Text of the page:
Will this UK space breakthrough help us learn more about covid?
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Research by the University of Queensland (UQ), in Australia, found a fifth of those admitted to hospital with Covid develop acute kidney injury (AKI). This rises to 40 percent of COVID-19 patients in intensive care. However, UQ PhD candidate and kidney specialist, Dr Marina Wainstein, said the true numbers could be double those figures.
“Doctors look at the amount of urine a patient passes and the level of a compound called creatinine in the blood, which rises when the kidneys aren’t working well,” she said.
“However, if that creatinine rise occurs before a patient presents to hospital, we can miss the AKI diagnosis and fail to manage the patient appropriately in those early, critical days of hospitalisation.”
AKI is a condition where the kidneys suddenly fail to filter waste from the blood, which can lead to serious illness or even death.
It normally happens as a complication of another serious illness and is not the result of a physical blow to the kidneys, as the name might suggest.
The NHS says: “It’s essential that AKI is detected early and treated promptly.
“Without quick treatment, abnormal levels of salts and chemicals can build up in the body, which affects the ability of other organs to work properly.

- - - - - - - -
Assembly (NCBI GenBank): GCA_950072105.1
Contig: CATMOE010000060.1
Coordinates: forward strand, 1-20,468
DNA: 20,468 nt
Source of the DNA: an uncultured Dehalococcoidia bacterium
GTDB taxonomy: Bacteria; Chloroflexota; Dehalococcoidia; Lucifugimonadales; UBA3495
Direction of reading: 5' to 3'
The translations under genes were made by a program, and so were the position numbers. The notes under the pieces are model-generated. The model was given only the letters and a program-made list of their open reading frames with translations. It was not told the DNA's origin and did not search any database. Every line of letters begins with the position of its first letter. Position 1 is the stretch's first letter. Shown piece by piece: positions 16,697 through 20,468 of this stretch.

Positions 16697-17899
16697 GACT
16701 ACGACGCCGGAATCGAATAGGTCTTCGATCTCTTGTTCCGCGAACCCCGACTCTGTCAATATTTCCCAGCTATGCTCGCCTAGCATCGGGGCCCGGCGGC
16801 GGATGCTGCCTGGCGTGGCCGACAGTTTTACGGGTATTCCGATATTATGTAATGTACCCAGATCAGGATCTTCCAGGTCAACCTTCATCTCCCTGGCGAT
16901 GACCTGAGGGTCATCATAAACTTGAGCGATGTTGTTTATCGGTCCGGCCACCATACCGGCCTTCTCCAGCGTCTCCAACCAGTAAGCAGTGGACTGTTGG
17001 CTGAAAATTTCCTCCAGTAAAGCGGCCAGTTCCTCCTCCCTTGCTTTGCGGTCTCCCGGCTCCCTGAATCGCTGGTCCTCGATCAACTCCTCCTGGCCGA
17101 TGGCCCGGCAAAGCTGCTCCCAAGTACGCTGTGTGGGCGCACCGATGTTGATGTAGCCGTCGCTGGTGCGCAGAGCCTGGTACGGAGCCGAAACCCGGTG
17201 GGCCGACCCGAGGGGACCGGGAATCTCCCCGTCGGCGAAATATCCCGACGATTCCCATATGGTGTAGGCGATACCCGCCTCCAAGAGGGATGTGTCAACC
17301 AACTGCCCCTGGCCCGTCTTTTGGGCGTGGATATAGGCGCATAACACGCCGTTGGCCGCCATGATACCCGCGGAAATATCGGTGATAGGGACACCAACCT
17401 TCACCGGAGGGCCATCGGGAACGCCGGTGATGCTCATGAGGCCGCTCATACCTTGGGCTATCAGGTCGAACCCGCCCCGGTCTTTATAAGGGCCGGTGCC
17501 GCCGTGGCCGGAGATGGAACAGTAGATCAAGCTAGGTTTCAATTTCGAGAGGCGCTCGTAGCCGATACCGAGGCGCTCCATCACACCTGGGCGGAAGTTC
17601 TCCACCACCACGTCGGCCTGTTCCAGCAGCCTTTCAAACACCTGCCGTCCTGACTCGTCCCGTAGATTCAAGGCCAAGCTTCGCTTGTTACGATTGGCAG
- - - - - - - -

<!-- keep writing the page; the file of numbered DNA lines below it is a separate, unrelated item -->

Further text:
“If the kidneys shut down completely, this may require temporary support from a dialysis machine, or lead to death.”
Dr Wainstein explained when researchers measured the fall in creatinine levels, which often follows the initial rise, the rate of AKI diagnosis in COVID-19 patients doubled.
“That was a pretty shocking finding,” she said.
Dr Wainstein said “missing” AKI in COVID-19 patients is dangerous.
“Even though the AKI is already starting to improve in hospitals, our research shows that these patients have worse in-hospital outcomes and are more likely to die compared to patients with no AKI,” she stated.
Treatment for AKI can be as simple as checking a patient’s hydration level and stopping medications that can be toxic to the kidneys.
According to the NHS, symptoms of AKI include:
- feeling sick or being sick
- peeing less than usual
The study, which was published in PLOS Medicine, used data on COVID-19 patients admitted to 1,609 hospitals across 54 countries between February 15, 2020 to February 1, 2021.
Study supervisor, Dr Sally Shrapnel, from UQ’s school of mathematics and physics, said collecting and analysing data for the project during the pandemic proved challenging.
“Typically data scientists work with complete, well curated registry data, but in this project it was collected by hospital staff working under extremely onerous conditions in a variety of different resource settings,” she added.
She believed a more comprehensive definition of AKI – one which can detect cases that develop in the community – needs to be implemented as soon as possible.
Dr Shrapnel concluded: “Now we have the data showing a large gap in AKI diagnosis exists, it’s time to test this definition in a clinical trial so we can identify all AKI patients early and hopefully prevent these awful outcomes.”
Up to May 20 this year, there were 22,238,713 reported cases of COVID-19 in the UK and 177,977 deaths within 28 days of a positive test.
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